'Do a better job!’ Rishi Sunak admits trust issue in police amid Sarah Everard case

Wayne Couzens, 48, was recently sentenced to an entire life sentence for his crimes for kidnapping, raping and killing Sarah Everard. Couzens is thought to have kidnapped Ms Everard by carrying out a false arrest using his warrant card.

Rishi Sunak, the Chancellor commented on the incident during an interview with LBC, he said: “I think we all, obviously, should be able to trust the police – and the fact you’re having to ask this question tells me there’s a problem.

“I think it starts, probably, with an acknowledgement from men in particular about the scale of the challenge here and making sure we are aware of it and recognise what an issue it is… and continue to make efforts to improve the situation.

He added: “Wayne Couzens was roaming around very close to where my old home in London was. My wife was telling me about that… and that brought that home for me.

“We just need to do a better job – particularly as male politicians – of recognising that.

“What I would really urge the public… I want to make it clear I do believe in the police. I do think we can trust the police and I think the police do a wonderful, wonderful job.”

Couzens’ is still set to receive over a third of his police pension due to an established ruling by the European Court of Human rights.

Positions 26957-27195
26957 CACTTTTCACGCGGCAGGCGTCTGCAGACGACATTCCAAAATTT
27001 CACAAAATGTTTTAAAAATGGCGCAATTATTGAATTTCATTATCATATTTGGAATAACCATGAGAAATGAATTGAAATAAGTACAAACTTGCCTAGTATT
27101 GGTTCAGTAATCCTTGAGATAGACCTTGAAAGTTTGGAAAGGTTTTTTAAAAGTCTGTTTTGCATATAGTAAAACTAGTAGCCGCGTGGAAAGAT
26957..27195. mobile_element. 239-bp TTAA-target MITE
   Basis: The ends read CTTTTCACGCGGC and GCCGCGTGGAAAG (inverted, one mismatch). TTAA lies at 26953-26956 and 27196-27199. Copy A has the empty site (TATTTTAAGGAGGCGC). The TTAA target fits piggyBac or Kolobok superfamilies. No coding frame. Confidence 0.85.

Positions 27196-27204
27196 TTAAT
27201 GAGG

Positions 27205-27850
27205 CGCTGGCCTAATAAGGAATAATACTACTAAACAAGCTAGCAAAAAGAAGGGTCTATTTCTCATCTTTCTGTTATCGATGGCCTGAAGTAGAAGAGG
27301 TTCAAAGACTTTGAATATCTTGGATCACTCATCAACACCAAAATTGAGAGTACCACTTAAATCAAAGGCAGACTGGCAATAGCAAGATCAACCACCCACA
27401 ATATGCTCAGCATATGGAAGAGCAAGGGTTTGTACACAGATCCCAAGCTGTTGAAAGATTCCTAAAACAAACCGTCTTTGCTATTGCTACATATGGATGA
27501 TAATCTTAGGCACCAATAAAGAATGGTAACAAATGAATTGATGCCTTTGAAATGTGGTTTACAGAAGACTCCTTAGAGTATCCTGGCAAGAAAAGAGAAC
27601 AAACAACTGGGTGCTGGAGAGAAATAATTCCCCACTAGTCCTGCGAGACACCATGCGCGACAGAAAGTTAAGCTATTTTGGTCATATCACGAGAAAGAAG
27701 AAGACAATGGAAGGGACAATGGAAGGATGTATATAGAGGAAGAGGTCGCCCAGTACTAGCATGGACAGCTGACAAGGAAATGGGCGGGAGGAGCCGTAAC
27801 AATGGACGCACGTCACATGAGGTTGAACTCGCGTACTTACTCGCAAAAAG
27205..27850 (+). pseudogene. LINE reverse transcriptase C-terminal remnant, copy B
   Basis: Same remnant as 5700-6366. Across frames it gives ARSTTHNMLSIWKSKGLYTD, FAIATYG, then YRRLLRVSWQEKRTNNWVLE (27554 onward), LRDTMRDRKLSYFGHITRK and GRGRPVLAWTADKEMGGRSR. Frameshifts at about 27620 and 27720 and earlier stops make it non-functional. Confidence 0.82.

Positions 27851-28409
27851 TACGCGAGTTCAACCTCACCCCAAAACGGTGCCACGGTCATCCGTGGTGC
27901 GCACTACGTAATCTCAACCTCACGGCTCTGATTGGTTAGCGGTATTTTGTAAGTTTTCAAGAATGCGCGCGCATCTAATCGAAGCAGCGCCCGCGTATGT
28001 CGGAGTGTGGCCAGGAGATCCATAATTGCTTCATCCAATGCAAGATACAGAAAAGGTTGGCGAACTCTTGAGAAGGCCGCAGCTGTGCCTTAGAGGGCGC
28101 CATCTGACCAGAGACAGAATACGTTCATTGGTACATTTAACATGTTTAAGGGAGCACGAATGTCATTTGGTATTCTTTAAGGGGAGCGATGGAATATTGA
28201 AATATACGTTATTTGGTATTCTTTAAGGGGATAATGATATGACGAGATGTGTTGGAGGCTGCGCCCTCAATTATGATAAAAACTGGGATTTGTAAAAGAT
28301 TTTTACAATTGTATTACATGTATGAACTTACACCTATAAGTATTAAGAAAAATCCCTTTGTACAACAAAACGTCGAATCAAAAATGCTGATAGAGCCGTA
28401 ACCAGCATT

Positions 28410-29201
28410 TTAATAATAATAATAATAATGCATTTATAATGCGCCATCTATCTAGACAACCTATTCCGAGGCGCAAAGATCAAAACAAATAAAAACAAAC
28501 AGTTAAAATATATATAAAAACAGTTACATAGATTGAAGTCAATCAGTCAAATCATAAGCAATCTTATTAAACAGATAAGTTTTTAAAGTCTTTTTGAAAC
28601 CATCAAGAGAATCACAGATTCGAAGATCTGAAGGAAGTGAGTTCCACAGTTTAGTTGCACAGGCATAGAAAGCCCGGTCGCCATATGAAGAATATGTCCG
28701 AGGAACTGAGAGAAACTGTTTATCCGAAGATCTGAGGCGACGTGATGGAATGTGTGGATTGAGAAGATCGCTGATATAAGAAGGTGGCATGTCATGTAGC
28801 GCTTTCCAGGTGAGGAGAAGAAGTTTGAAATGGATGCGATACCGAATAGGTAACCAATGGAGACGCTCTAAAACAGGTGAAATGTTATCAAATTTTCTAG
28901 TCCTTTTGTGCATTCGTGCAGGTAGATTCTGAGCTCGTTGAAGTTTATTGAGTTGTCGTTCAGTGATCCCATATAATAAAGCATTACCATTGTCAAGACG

Couzens’ name was connected to a sex offence, a few days before Sarah’s death after staff at McDonald’s said they were flashed by a driver on February 7 and February 27.

However, at the time officers did not identify him as a serving officer and additional inquiries were conducted not until after Sarah went missing.

READ MORE: Every Met officer should be re-vetted, ex-chief warns

“This is the most horrific of crimes, but we recognise this is part of a much bigger and troubling picture.

There are growing calls for Met Chief Cressida Dick to resign following Sarah Everard’s death. Labour MP Harriet Harman told LBC’s Shelagh Fogarty, she should “recognise it’s best for her to go”.

She added: “It was on her watch that the warning signs on Sarah Everard’s killer were missed.

“As soon as an allegation is made we need an immediate investigation and a prompt suspension.”

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